How Nutrition Labels Are About to Get Better

We've all experienced it — we walk into the grocery store, intent on making the best health decisions during our shopping trip. Then we get completely confused by the nutrition labels on the food we want to buy.

Consumer confusion surrounding these labels is totally understandable. The labels were created 25 years ago, and have remained largely unchanged since that time. Our food system, the way we eat, and our ever-growing knowledge of nutrition and health has vastly changed in the last two and a half decades.

As a result of many years of consumer pressure, the FDA finally agreed to update the nutrition facts labels on packaged food, and they are getting quite a makeover. The work is already in progress and manufacturers will have to be in compliance of the new label standards no later than July 26, 2018. Here are the biggest changes to look out for.

The size of the font and key info in bold

The font size of different sections of the nutrition facts will help make it easier to focus on the points that matter most. The number of servings per container, serving size, and calorie count per serving will be bolded and in a larger font than the rest of the nutrition information on the label. This change will also make the label easier to scan as a whole.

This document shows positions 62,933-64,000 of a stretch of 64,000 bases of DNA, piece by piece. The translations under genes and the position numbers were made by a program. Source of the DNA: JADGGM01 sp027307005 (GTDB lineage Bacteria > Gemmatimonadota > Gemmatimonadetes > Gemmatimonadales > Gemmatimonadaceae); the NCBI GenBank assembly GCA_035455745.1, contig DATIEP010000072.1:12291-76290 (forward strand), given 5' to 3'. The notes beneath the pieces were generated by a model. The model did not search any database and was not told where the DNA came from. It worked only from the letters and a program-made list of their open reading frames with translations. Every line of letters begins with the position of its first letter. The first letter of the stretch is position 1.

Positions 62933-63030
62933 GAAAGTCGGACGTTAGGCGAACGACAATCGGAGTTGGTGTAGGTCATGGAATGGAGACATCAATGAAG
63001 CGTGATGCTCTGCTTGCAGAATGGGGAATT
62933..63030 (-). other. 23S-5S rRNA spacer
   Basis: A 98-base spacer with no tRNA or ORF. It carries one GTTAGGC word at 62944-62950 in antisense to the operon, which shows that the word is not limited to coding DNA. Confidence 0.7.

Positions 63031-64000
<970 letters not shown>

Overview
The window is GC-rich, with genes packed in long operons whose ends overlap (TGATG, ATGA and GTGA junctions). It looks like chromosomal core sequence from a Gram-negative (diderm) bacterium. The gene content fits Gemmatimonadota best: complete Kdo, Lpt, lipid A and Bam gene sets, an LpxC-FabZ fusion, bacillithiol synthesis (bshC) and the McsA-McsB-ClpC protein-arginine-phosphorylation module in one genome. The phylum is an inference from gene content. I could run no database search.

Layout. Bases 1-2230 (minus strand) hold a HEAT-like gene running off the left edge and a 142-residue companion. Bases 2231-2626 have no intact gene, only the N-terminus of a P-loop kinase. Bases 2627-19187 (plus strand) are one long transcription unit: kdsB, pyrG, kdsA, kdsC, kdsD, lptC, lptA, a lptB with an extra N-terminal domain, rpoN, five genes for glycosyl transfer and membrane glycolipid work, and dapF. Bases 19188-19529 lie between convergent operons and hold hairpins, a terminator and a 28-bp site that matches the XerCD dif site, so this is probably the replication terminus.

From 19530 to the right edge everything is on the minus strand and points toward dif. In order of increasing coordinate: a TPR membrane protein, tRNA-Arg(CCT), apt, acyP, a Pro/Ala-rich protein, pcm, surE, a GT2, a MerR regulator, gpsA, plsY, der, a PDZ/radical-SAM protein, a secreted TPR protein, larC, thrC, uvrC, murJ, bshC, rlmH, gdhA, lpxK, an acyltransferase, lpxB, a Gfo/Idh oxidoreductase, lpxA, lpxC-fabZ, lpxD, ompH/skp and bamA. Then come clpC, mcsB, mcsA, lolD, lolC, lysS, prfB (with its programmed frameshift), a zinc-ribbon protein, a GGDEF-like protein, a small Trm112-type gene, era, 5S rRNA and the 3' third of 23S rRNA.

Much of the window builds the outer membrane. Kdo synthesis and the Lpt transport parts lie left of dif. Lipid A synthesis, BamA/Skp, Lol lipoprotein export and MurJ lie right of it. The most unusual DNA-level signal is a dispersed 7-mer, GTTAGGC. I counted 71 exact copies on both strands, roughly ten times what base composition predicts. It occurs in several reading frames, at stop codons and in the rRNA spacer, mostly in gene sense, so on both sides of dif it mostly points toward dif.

An emphasis on the daily value percentage

The layout of the label will also change with a greater emphasis on the daily value percentages. These are the percentages that tell you the amount of the daily recommended value of vitamins, minerals, and components such as fat, fiber, sugar, protein, and sodium that you will get from each serving in the package.

"Added Sugars" will be included

Added sugar is exactly what it sounds like: sugar that manufacturers add to a food item that doesn't come naturally from ingredients such as fruit. It's no secret that many manufacturers add sugar to foods to make them tastier for consumers. There is scientific research to suggest that the amount of added sugar we're consuming is contributing to chronic diseases such as diabetes. Given the spike that we're seeing in chronic diseases in our society, it makes sense that the FDA is making this distinction between added sugars and other carbohydrates. (See also: Eat Less Sugar With These 10 Simple Tricks)

Serving sizes will be more realistic

It's endlessly frustrating when you see something small and unhealthy — a candy bar, for example — and the nutrition label has it listed as a three-serving snack. You know you're probably going to eat it in one sitting, as would most people. Luckily, nutrition labels will now reflect that reality.

The FDA states that "packages that are between one and two servings, such as a 20-ounce soda or a 15-ounce can of soup, the calories and other nutrients will be required to be labeled as one serving because people typically consume it in one sitting."

Though we are the ones who remain in control of our health and food consumption, the FDA is putting forward a good deal of effort to make sure that food manufacturers are helping consumers achieve and maintain good health through balanced nutrition. While these new and improved nutrition facts labels won't be the silver bullet for better health, they are a big step in the right direction.

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How Nutrition Labels Are About to Get Better

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